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SEEN AND HEARD UK CONCERT REVIEW
R Strauss, Ravel - 2nd Opinion: Hélène Grimaud (piano), Samuel West (reciter),
London Symphony Orchestra, Daniel Harding (conductor). Barbican Hall, London
Richard Strauss: Don Juan, Also Sprach Zarathustra,
Ravel: Piano Concerto
Richard Strauss’ Don Juan is a wonderful little firecracker to get a concert started, with the dry timpani whacks hitting you in the face and the xylophone ringing clear and loud as if the executing percussionist sat on my seat-neighbor’s lap, not diagonally across from me at the very back of the Barbican Concert Hall. That’s where Daniel Harding conducted this tone poem as an orchestral exercise in the spectacular, not a lingering and luscious take. Favoring effects over flavor is a perfectly legitimate choice of course, and taken as just that, Harding’s Don Juan succeeded unreservedly. And when it came time to wax lyrically, his players—the oboe above all—did that famously, too.
Helene Grimaud is wonderful to hear in Ravel’s Piano Concerto; all classical lightness one moment, Gershwinesque brusqueness the next, and always coy, never too serious. There’s much to admire in that level-headed playing of hers, which has never disappointed me yet (though admittedly never thrilled me, either). Similarly I admire that she does not succumb to sentimentality even in the perfectly sentimental solo opening of the slow movements—one of the highlights of the 20th century concerto literature except when milked too heavily. The LSO played along with robust eagerness, car-horn-honking its way to the happy conclusion like a gaggle of excited motorists.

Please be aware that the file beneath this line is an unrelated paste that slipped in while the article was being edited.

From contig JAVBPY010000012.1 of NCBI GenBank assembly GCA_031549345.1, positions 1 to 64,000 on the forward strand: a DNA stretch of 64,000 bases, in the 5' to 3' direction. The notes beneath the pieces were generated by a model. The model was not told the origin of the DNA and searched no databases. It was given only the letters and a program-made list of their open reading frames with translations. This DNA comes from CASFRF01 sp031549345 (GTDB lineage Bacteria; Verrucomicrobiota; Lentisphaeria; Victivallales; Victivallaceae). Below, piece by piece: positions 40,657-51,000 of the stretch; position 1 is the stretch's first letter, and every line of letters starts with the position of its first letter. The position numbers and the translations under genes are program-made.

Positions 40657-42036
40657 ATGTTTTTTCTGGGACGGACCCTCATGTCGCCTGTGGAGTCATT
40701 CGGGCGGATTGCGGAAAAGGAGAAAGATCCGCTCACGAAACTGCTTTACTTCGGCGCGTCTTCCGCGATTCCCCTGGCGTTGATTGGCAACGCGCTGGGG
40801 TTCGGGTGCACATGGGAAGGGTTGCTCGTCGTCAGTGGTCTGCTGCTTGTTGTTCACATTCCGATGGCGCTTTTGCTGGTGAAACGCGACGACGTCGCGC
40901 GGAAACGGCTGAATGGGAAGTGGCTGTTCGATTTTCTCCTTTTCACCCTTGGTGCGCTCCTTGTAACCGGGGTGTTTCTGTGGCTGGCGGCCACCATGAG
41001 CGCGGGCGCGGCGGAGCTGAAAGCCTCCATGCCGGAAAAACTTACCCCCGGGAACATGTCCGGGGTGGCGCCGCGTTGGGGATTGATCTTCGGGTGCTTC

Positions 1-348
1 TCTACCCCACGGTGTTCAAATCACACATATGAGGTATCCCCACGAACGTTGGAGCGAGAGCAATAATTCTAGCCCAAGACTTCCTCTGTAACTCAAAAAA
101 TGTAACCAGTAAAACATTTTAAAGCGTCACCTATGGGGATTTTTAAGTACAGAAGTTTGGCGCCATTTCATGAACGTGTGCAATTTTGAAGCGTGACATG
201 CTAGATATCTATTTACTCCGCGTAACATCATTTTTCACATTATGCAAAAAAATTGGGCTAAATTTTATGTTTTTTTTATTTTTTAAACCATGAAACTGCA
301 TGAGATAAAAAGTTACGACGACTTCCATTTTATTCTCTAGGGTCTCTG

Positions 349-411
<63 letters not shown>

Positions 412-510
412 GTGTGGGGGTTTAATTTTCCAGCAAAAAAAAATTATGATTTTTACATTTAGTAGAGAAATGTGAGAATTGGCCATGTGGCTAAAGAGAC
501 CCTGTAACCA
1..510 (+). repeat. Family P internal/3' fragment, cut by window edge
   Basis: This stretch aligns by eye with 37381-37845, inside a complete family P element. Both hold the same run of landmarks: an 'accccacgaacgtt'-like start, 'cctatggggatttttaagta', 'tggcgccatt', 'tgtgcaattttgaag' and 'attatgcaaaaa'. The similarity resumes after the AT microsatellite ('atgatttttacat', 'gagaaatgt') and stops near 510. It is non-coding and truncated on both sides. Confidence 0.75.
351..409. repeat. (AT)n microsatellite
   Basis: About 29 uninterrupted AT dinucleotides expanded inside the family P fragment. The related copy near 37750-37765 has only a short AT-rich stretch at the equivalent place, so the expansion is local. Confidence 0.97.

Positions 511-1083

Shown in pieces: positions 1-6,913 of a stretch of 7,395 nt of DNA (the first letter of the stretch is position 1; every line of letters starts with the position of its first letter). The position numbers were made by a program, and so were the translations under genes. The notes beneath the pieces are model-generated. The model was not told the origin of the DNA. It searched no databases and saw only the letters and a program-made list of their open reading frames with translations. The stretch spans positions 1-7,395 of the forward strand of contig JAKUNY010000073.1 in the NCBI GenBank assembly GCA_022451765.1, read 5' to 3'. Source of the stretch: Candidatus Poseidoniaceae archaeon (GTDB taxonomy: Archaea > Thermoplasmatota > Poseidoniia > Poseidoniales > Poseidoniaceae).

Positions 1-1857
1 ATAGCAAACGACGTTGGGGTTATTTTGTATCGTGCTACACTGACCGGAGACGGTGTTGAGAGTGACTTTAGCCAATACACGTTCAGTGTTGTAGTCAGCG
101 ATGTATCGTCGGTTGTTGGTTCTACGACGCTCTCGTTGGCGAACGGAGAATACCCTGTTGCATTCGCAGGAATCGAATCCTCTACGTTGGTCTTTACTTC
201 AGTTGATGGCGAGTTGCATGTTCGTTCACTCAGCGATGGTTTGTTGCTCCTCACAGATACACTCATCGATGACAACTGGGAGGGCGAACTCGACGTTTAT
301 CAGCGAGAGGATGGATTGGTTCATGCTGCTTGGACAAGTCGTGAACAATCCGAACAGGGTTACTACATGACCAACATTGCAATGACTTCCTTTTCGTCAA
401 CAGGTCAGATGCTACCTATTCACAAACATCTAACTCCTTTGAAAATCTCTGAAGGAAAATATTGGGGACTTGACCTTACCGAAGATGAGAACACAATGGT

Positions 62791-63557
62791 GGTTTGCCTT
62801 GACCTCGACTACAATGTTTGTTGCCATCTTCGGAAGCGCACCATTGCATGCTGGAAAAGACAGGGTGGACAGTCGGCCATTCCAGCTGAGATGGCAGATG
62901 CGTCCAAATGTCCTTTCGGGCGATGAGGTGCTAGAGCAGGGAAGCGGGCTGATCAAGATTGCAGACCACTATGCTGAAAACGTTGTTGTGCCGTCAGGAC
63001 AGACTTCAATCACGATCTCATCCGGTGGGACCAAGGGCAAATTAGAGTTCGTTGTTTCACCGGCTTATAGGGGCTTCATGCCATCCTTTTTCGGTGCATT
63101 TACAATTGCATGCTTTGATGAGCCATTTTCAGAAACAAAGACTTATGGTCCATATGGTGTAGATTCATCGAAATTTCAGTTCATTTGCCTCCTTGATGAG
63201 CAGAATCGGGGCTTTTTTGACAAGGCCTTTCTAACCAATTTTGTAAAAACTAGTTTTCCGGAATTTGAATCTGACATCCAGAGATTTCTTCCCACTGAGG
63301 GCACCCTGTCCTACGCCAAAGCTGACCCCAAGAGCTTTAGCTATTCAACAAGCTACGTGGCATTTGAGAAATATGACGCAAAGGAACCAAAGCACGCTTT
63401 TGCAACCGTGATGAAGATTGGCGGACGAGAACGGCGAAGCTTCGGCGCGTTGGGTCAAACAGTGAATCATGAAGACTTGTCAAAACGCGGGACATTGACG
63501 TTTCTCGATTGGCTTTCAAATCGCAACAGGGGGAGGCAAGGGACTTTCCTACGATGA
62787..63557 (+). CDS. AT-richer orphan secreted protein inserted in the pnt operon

Also Spoke Zarathustra—more Richard Strauss—began with a recitation of Nietzsche’s introductory words from his famous, famously misunderstood tome. Between the stodgy translation (not Walter Kaufmann’s, I reckon) and the preachy and ceremonial delivery, this was extraordinarily off-putting. If anyone actually bothered listening, they were treated to that all-too-common gross, cartoonish misrepresentation of Nietzsche that makes him to be all melodramatic bloviator instead of quick-witted Dionysian. Luckily all that was forgotten as soon as the double basses started scrubbing away at their instruments sonorously and with impressive vigo.
It’s really a feast for the ears to be treated to this grand (possibly great) work in a concert performance. Engulfed completely in sound (M21 being the seat in this particular case), the body throws overboard all resistances and allows the waves of music to take you in completely and (in the moment) uncritically. The critical ears might have been pricked, on this occasion, by the directionless stammering double bass and cello episode, or a subsequent trumpet howler, but even that would not have lasted for long since Strauss proceeds to fire up the Quattro a few more times.
I don’t care much more for the pretentious silence forced on audiences by conductors that will retain their arms in the air for leaden seconds after the last notes have gone than I do for the eager early clappers… but I suppose one has to do with living in the best of all possible, not a perfect, world, where an awe-some ending receives a reverent, if the quiet is neither spontaneous nor voluntary. An added irony, that voluntary silence still works after fire-cracker endings of first movements, when the composers most decided did want applause instead of awkward coughing. jfl